Monday, April 20, 2009

Turkey Vultures raising and spreading their wings in the sun...

Just before dinner, I went out on our balcony at the Clifty Inn and saw these three Turkey Vultures just hanging out around the fire pit. The scene took me by surprise and was sort of comical. To see these huge birds walking around on the ground, preening now and then, and basically acting cool, was like looking over the fence in the Munster's back yard!


Dude, what's for dinner?


This is the reason you always use a tablecloth in TV country...

The sun was out, but just barely. It was mostly under a cloud, but suddenly, the cloud cover broke and the sun burst forth at full strength. Like a choreographed dance, the three birds immediately turned around so their backs were to the sun and lifted their wings...at the same time and in the same way. 


...very cool to watch, but sort of creepy too! It looks 
like there is something really important in the fire pit...


I was focused on the middle bird, and after I clicked my 
camera, he turned his head around an looked at me. 
I wonder if he was the same one giving me the eye in 
the previous flight photos?

Beak Bit
It was fun to watch the vultures because as soon as the sun would go back under a cloud, they would drop their wings, turn around and start preening or walking around. Then again, as the sun came out, they would turn their backs and lift and spread their wings, fully extended. Matty wondered what they were doing, and I know other birds will use the sun to heat up parasites (mites) in their feathers to kill them, so I assumed the vultures were doing the same thing. Last night I did a little research and found, yes, they use the sun to kill parasites (or to heat up the mites to get them to move so they could be more easily preened off), but they also raise or spread their wings for other reasons.

To kill the bacteria that coats their wings after eating carrion. After the Turkey Vultures eat, they are often covered with nasty bacteria from their decaying meal. The sun's ultraviolet rays effectively kill the bacteria on the wings. Turkey vultures can eat decaying and contaminated meat because of enzymes and bacteria in their digestive systems. As a means of defense, Turkey Vultures will projectile vomit just like Great Blue Herons. Throwing up fish is one thing, but throwing up rotten, decayed and contaminated meat is another. Yuck!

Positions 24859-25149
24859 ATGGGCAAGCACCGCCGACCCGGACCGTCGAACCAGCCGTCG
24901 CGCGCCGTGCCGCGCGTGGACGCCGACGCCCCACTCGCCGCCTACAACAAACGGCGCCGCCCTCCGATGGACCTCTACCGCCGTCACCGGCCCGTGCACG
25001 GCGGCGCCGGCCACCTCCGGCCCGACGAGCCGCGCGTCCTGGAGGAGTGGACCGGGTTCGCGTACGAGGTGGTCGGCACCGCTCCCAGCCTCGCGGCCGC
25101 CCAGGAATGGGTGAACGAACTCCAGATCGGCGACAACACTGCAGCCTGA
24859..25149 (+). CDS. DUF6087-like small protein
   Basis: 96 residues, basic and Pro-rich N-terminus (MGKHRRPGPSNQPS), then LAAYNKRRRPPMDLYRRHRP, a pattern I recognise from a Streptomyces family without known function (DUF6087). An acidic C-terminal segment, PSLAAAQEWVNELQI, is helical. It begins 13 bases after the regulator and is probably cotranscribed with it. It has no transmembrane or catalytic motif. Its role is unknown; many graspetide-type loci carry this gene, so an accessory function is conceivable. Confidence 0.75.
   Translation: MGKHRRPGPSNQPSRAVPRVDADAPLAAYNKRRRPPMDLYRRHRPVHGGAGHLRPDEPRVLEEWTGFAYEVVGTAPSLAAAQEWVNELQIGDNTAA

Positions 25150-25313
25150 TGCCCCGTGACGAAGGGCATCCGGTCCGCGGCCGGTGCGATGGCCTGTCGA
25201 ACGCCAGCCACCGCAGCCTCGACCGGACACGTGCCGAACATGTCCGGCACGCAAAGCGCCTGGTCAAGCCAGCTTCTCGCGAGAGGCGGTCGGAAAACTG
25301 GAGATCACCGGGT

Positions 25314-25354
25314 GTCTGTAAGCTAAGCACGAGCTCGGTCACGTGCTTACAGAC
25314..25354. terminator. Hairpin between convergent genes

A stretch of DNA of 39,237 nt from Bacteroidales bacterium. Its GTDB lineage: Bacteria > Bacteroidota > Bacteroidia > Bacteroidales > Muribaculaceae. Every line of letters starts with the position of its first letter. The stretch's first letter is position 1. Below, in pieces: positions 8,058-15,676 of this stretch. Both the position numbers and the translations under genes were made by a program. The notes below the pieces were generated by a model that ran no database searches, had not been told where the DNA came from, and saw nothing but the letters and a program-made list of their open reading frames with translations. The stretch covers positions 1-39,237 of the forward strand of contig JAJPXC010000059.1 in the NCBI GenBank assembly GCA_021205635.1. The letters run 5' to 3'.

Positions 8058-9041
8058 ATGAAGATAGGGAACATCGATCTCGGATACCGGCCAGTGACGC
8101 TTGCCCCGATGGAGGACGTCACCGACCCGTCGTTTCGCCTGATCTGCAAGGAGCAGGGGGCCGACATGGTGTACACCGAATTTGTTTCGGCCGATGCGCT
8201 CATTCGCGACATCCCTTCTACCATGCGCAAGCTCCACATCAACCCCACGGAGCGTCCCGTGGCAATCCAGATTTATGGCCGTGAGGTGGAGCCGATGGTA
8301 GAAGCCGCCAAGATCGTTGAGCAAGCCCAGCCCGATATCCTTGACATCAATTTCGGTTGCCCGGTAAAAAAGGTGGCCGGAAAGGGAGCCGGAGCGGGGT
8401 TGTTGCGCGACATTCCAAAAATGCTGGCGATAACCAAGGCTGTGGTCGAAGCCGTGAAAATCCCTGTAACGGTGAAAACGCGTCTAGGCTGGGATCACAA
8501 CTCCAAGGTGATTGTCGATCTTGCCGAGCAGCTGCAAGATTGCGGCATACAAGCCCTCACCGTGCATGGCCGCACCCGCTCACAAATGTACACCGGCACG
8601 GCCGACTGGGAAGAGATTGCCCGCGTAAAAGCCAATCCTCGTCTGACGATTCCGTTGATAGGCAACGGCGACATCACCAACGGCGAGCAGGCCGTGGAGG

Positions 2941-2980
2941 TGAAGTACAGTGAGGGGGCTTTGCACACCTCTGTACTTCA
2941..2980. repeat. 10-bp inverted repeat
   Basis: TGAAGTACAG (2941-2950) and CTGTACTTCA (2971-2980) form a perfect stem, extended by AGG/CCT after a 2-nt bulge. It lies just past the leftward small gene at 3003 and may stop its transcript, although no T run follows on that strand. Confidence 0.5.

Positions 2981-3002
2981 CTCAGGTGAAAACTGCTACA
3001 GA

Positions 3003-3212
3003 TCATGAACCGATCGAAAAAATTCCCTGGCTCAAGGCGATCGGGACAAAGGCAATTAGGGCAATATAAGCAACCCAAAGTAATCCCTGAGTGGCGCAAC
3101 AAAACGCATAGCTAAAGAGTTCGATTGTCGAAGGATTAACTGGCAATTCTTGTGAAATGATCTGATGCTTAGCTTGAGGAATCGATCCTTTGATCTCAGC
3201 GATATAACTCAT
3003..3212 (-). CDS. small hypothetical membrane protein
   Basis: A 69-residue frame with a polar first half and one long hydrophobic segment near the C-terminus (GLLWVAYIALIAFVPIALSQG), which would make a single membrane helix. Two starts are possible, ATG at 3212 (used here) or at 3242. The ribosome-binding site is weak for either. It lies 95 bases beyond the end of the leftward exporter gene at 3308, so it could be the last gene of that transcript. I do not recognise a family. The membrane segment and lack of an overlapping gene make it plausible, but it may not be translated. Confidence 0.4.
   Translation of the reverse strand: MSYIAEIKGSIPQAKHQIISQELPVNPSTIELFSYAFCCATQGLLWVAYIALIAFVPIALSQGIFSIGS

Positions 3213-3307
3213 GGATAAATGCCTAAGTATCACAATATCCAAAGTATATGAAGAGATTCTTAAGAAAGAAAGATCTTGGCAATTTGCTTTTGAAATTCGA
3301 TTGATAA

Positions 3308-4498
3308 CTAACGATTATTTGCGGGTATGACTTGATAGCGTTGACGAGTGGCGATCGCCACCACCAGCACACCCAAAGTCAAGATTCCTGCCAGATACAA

To warm themselves on cold mornings. Turkey vultures can lower their body temp to conserve energy at night, but in the morning, they need to warm up to be able to fly. The outstretched wings absorb the heat from the solar energy and soon warm up enough to take off. When the TVs take off, they use their incredible sense of smell to detect carrion. Turkey Vultures can even find natural gas leaks because the additive to the normally odorless gas (ethyl mercaptan) is a chemical similar to the one let off by decaying meat.  


Turkey vultures eat mostly carrion and therefore do Mother Nature a great service. Their feet and beaks are weak, and they can't carry food like a raptor or kill like one. Their cousins, the Black Vulture have stronger beaks, and sometimes kill food. Turkey Vultures never circle a dying animal. They circle and ride thermals, and seek dead things by picking up the odor.

For close-ups of a Turkey Vulture, click here

24 comments:

Laure Ferlita said...

I have heard all my life that when vultures circle it is always over something dying. How interesting that it isn't true!

That capture of the bird looking back at you would have given me the creeps, you're one tough cookie!

Kelly said...

Laure...it is true for other vultures (some of them)....just not Turkey Vultures. TV's beaks and feet are not strong enough to kill like a raptor. Other vultures, however, can finish an animal off (that's what I read last night.)

Ramadhani said...

verry interesting. I am waiting you for the next posting..